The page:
A Year after the War

Filmed by UNDP in cooperation with the broadcasting company Rustavi-2. October 2009

Some 30,000 Georgians remain displaced after a five-day armed conflict between Russia and Georgia in August 2008. Most of them face a future away from their homes.

The crisis initially caused about 150,000 to flee their villages. It damaged local infrastructure, affected agriculture works and left many people, IDPs and local residents, without a source of income.  


  • 30,000 Georgians remain displaced after a five-day armed conflict between Russia and Georgia in August 2008.
  • With 4.4 million Euros from the European Union and USD 1.2 million of its own funds, UNDP helps the displaced to rebuild their lives away from home.
  • UNDP assistance focuses on the areas which are critical for restoring livelihoods - basic infrastructure, agriculture, vocational education, jobs.

International agencies were swift in mobilising assistance to complement humanitarian response of the Georgian Government. Early recovery got underway at the same time as the provision of clean water, food and shelter.

With 4.4 million Euros from the European Union and USD 1.2 million of its own funds, UNDP was able to help people immediately. The assistance focused on the areas which were critical for restoring livelihoods in the regions most affected by the conflict.

UNDP worked to fix water supply systems, rebuild schools and clinics, help local farmers to sow winter wheat, plant new orchards and receive small loans for agriculture businesses. Special attention was paid to vocational training for those left jobless and to assisting the displaced and local residents in finding short and long-term employment.

Gocha Petriashvili was an agronomist in Nuli, a small village close to Tskhinvali. He had to flee after his village was set on fire in August 2008. With his wife and three children Gocha lives in the Akhalsopeli settlement far away from home. With a micro-loan of 1,000 Euros, he plans to become a farmer and grow wheat.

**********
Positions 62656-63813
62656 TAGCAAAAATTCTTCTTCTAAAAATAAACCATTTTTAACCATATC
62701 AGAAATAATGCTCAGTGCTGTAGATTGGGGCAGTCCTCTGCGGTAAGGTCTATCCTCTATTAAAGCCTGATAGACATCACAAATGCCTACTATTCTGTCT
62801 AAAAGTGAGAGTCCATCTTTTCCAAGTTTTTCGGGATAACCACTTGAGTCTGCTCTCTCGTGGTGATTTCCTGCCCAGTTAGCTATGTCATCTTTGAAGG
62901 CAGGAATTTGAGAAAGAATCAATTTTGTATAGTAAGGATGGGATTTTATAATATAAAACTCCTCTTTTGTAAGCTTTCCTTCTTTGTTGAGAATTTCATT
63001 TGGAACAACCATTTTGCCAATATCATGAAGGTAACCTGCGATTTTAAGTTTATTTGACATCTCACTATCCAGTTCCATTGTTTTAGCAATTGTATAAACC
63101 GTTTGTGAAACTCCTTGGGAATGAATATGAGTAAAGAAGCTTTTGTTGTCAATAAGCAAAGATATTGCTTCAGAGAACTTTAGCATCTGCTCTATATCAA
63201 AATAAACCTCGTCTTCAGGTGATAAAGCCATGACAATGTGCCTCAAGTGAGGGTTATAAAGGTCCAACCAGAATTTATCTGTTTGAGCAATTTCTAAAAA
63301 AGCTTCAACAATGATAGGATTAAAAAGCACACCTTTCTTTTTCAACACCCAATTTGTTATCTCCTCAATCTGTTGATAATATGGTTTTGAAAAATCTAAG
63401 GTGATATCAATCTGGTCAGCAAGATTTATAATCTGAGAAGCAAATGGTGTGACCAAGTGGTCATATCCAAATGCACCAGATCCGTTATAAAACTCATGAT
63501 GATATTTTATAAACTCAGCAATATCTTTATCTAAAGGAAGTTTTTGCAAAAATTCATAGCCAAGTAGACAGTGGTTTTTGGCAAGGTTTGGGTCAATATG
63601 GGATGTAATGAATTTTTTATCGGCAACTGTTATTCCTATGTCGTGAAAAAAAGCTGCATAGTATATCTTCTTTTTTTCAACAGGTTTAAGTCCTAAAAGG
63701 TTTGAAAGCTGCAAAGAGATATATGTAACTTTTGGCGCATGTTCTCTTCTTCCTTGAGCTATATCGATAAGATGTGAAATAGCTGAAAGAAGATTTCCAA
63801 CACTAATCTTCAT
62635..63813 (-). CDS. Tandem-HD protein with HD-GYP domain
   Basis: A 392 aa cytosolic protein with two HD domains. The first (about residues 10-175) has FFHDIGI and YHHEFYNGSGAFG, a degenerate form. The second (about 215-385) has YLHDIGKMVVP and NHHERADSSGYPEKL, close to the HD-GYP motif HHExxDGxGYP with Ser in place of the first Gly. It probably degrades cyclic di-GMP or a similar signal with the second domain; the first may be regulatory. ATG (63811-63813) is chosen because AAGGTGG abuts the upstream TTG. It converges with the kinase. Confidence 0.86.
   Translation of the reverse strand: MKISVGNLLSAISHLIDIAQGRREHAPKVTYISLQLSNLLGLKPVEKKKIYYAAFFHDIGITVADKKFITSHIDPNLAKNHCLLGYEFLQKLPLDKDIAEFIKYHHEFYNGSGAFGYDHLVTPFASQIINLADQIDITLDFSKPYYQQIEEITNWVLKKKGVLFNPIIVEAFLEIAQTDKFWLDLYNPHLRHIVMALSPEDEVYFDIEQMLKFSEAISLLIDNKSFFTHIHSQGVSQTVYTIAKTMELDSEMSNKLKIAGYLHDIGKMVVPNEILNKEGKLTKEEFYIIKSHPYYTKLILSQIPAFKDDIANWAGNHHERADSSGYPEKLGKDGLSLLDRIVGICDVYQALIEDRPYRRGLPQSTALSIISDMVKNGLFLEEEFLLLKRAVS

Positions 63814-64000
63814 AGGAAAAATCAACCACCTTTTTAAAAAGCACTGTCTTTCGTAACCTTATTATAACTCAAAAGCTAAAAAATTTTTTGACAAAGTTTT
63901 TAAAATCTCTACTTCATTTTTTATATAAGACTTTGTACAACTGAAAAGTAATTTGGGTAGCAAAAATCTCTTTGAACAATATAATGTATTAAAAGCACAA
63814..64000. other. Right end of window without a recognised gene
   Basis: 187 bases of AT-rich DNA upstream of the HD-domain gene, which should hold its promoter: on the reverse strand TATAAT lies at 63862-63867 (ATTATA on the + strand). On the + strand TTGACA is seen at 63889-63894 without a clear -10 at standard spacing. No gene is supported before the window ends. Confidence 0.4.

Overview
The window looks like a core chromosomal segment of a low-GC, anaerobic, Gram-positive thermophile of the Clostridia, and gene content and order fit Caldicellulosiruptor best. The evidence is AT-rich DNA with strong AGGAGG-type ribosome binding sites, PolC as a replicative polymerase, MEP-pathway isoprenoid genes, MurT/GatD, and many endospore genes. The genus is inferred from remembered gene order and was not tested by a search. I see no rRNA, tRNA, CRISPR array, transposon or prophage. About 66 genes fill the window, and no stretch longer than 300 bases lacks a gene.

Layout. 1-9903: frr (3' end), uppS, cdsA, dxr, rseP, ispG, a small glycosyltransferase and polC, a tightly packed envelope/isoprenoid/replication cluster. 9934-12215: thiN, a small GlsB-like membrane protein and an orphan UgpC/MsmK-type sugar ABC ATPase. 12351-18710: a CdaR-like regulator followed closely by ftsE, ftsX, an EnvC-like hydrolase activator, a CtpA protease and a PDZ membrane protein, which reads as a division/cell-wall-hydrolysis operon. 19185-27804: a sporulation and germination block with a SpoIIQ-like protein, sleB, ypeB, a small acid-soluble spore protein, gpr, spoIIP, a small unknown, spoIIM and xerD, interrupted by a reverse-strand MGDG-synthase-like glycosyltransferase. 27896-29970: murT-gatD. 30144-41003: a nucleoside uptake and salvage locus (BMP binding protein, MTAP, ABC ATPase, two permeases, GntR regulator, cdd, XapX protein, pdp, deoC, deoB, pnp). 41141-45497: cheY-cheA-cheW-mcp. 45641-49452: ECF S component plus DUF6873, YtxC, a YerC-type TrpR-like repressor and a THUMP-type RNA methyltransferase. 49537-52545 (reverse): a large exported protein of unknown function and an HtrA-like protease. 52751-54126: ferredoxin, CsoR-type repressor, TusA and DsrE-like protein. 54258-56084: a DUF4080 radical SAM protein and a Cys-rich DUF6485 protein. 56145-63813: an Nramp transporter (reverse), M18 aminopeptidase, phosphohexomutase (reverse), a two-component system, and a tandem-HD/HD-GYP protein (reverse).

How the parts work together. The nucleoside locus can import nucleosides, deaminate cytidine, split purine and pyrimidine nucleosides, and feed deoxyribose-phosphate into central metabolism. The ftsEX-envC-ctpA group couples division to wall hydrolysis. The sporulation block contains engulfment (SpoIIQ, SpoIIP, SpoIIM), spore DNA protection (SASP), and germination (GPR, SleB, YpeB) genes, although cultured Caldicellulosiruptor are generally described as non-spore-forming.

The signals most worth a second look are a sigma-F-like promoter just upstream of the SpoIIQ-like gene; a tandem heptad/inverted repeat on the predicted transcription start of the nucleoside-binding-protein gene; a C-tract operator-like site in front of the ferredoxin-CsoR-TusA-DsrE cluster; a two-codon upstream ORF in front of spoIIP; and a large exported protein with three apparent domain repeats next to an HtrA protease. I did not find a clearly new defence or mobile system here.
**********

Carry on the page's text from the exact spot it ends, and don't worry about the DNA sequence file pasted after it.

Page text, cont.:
“There is nothing left back there, our village was destroyed. We have to start a new life here.”

Many of the displaced are small farmers who fled the war leaving all they owned behind – houses, gardens, orchards and livestock. Agriculture plots provided by the Government are the main source of income for those who live in the IDP settlements.

“We are farmers and that is what we are good at. You can make your life if you work hard and never give up. I hope to come back one day and rebuild what was destroyed. But for the time being, we cope with this small house and a piece of land,” says Shota Sherazadishvili, IDP.

Before August 2008, Shota lived in Kheiti, a small village on the outskirts of Tskhinvali. He sent his wife and four daughters away as the war broke out, but stayed behind to look after his house and seven cows. He only left as air shelling started. Shota’s family settled in Teliani, an IDP village. Their cottage is equipped for winter and a small plot of land gives just enough food to survive. Shota says he would be happy with at least one cow but he understands it’s too expensive.

With help from UNDP, about 90 displaced families managed to grow orchards and fruit gardens. UNDP also assisted to cultivate 650 ha of arable land and fix irrigation channels which serve the IDP settlements and nearby villages.

Zeinab Khubaev is ethnic-Ossetian married to ethnic-Georgian. She has nothing left from home in the village Charebi; not even the baptismal crosses of her children, her biggest regret.  

“I had no time to pack. We were hiding in the woods for three days because of shelling, and then moved away with the Georgian troops. I know that my house back there was destroyed. Here we have a roof over our heads and some land for farming. We do receive a lot of help. But I still hope to go back to my real home one day,” Zeinab says.

People look into the future with hope in the IDP villages. But they also look back to the life before the conflict. Although reconstruction efforts have been made and the immediate assistance has been provided, this still might not be enough for those who spend yet another winter in the settlements.

October 2009